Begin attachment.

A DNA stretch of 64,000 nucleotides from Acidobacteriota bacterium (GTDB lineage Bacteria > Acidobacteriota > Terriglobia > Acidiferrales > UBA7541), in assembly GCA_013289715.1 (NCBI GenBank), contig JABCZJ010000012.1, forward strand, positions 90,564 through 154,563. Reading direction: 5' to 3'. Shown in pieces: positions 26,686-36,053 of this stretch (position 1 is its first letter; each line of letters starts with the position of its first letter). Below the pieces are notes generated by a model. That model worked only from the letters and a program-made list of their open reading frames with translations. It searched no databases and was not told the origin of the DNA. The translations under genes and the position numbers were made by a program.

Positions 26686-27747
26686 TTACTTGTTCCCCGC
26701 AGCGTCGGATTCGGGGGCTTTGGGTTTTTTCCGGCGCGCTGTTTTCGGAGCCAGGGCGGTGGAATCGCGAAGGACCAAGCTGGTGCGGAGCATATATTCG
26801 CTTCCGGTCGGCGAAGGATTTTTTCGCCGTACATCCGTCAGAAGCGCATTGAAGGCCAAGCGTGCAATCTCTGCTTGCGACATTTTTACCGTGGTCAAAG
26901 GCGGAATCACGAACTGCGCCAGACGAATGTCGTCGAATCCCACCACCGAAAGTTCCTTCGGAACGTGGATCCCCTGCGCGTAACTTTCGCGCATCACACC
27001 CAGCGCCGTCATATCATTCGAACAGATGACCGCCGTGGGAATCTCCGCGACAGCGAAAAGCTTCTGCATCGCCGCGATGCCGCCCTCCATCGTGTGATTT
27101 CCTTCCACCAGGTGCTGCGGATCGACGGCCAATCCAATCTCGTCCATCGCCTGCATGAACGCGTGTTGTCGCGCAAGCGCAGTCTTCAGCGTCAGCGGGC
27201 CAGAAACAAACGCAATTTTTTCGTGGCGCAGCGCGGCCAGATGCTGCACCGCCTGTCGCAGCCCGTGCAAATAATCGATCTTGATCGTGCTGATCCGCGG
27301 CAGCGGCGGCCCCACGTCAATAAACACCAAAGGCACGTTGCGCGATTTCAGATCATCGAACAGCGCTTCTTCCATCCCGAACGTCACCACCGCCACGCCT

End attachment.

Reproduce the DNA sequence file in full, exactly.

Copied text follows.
A DNA stretch of 64,000 nucleotides from Acidobacteriota bacterium (GTDB lineage Bacteria > Acidobacteriota > Terriglobia > Acidiferrales > UBA7541), in assembly GCA_013289715.1 (NCBI GenBank), contig JABCZJ010000012.1, forward strand, positions 90,564 through 154,563. Reading direction: 5' to 3'. Shown in pieces: positions 26,686-36,053 of this stretch (position 1 is its first letter; each line of letters starts with the position of its first letter). Below the pieces are notes generated by a model. That model worked only from the letters and a program-made list of their open reading frames with translations. It searched no databases and was not told the origin of the DNA. The translations under genes and the position numbers were made by a program.

Positions 26686-27747
26686 TTACTTGTTCCCCGC
26701 AGCGTCGGATTCGGGGGCTTTGGGTTTTTTCCGGCGCGCTGTTTTCGGAGCCAGGGCGGTGGAATCGCGAAGGACCAAGCTGGTGCGGAGCATATATTCG
26801 CTTCCGGTCGGCGAAGGATTTTTTCGCCGTACATCCGTCAGAAGCGCATTGAAGGCCAAGCGTGCAATCTCTGCTTGCGACATTTTTACCGTGGTCAAAG
26901 GCGGAATCACGAACTGCGCCAGACGAATGTCGTCGAATCCCACCACCGAAAGTTCCTTCGGAACGTGGATCCCCTGCGCGTAACTTTCGCGCATCACACC
27001 CAGCGCCGTCATATCATTCGAACAGATGACCGCCGTGGGAATCTCCGCGACAGCGAAAAGCTTCTGCATCGCCGCGATGCCGCCCTCCATCGTGTGATTT
27101 CCTTCCACCAGGTGCTGCGGATCGACGGCCAATCCAATCTCGTCCATCGCCTGCATGAACGCGTGTTGTCGCGCAAGCGCAGTCTTCAGCGTCAGCGGGC
27201 CAGAAACAAACGCAATTTTTTCGTGGCGCAGCGCGGCCAGATGCTGCACCGCCTGTCGCAGCCCGTGCAAATAATCGATCTTGATCGTGCTGATCCGCGG
27301 CAGCGGCGGCCCCACGTCAATAAACACCAAAGGCACGTTGCGCGATTTCAGATCATCGAACAGCGCTTCTTCCATCCCGAACGTCACCACCGCCACGCCT